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Mexico: the world’s crime market par excellence

The country ranks top of a list of 193 where illicit economic activities are classified by the Global Initiative Against Transnational Organized Crime

Human trafficking and smuggling, financial fraud, drug sales, piracy, and territorial extortion; in a global list of “criminal markets” comprised of 193 countries, Mexico comes out on top, exposing the reach that criminal groups have in Latin America’s second-largest economy. According to the Global Initiative Against Transnational Organized Crime (GI-TOC), the non-profit organization behind the published index, the rising trends in Mexico are extremely concerning.

The index is a biennial study that combines hundreds of indicators to rank the countries that suffer most from criminality. In this index, Myanmar, Colombia and Mexico occupy the top three spots. They are followed by Paraguay and the Republic of Congo.

Table with 1 columns and 10 rows.

Countries ranked by greatest reach of criminal markets

1. Mexico

2. Myanmar

3. Iran

4. Nigeria

5. Colombia

6. United Arab Emirates

7. Afghanistan

8. Brazil

8. Kenya

10. South Africa

Source: Global index of organized crime 2023 by GI-TOC

A sub-index within the report focuses on so-called “criminal markets” and how they are penetrating the mainstream economy. In this category, Mexico takes the crown, driven by the high incidence of illegal protection rackets, human trafficking, and the cocaine and synthetic drug trade. “What is evolving for the worse in terms of violence are two trends: protection money demands through extortion rackets and the criminalization of very strong industries such as agriculture,” says Romain Le Cour Grandmaison, a research specialist and one of the authors of the report. “The trends are very worrying.”

Transport workers, who are now targets of organized crime and whose murders have been on the rise in recent years, have been among those who have complained the most about criminal markets, according to Le Cour Grandmaison. “It is not possible to escape criminal pressure in the transport business; based on protection money, this is partly how it is penetrating the economy to such an extent. In other words, if you don’t do what they say, something will happen to you, so you better pay up.”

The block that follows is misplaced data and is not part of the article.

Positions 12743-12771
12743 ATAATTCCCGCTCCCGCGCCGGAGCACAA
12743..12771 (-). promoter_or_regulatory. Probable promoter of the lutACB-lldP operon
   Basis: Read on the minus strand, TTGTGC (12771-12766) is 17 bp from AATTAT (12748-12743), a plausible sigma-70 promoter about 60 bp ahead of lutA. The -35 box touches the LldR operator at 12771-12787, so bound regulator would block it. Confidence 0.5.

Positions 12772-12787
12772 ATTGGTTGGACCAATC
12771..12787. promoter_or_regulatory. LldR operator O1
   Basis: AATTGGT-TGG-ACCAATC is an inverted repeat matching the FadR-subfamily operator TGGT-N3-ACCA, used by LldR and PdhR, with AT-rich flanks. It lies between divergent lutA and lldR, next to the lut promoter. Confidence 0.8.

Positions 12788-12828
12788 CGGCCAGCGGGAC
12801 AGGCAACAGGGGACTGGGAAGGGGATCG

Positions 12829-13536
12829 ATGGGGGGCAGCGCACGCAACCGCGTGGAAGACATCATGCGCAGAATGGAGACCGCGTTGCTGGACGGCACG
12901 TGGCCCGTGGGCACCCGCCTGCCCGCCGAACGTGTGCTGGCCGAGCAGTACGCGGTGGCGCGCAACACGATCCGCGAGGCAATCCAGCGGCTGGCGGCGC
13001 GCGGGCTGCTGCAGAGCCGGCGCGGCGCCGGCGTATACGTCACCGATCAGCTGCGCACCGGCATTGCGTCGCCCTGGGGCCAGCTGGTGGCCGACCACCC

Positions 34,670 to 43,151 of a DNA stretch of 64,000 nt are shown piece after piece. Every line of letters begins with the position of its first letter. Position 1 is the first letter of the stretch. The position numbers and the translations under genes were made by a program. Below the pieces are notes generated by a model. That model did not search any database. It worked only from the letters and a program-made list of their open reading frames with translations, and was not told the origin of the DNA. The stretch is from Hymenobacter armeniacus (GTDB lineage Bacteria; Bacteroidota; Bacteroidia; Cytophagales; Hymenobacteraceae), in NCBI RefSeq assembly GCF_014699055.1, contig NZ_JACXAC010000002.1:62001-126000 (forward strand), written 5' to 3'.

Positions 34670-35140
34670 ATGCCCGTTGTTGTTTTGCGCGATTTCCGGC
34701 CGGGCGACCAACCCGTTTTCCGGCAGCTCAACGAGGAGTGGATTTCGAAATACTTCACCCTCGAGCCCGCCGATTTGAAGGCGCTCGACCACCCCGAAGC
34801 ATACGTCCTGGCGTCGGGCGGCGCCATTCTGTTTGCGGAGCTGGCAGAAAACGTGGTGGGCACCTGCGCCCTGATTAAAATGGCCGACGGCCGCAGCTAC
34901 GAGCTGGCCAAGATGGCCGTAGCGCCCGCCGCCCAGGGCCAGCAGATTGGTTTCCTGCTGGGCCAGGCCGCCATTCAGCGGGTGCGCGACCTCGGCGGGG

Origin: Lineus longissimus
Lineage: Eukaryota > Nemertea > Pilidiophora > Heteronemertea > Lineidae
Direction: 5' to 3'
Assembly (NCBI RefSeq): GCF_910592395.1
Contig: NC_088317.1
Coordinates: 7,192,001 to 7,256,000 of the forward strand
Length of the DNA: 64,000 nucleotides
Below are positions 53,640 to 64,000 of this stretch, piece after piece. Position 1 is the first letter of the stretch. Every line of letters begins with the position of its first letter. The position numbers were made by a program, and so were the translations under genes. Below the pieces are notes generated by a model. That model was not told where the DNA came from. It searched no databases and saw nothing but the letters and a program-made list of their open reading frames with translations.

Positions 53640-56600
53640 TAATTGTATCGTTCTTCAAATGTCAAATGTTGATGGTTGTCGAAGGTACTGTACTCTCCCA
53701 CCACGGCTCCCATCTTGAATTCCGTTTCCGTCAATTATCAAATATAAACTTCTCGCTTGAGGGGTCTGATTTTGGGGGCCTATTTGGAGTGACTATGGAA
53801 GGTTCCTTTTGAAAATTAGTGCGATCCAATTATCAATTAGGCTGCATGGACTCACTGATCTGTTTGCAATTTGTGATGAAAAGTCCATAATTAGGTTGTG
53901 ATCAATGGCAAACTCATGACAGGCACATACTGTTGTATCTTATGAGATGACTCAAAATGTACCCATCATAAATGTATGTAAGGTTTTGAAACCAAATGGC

Although organized crime has moved into many productive activities in Mexico, the drug trade remains a high incidence indicator, according to the GI-TOC report: “Along with the expansion of the cocaine market in the Americas, there has been a significant increase in the synthetic drug trade,” it reads. “North America is the third most affected region in the world in this regard. Within the continent, Mexico appears to be the most affected by this market.” In 2022, the country stood out as a major player in the synthetic drug trade and witnessed an increase in the popularity and production of ketamine, methamphetamine and fentanyl, according to the authors of the report.

The weapons used in organized crime come mostly from Mexico’s largest trading partner, the U.S., accounting for between 70% and 90% of the guns that turned up at crime scenes in Mexico last year. “Drug cartels obtain guns in Texas and Arizona and smuggle them across the border,” the report says. “This initial flow sets in motion a chain reaction that turns all Central American countries into transit and destination points for the illegal arms trade and fuels violence and insecurity.”

While GI-TOC does not make recommendations specific to each of the major crime countries, it does refer to the problem of transnational organized crime as a global one, and recommends addressing it strategically and prioritizing financial crimes, which facilitate other types of crime. The organization also calls for a focus on the links between crime and corruption.

“Organized crime remains a profound challenge around the world, posing a danger to both developed and developing countries and presenting an obstacle to much-needed international cooperation amid growing political, social and economic inequalities,” the report concludes.


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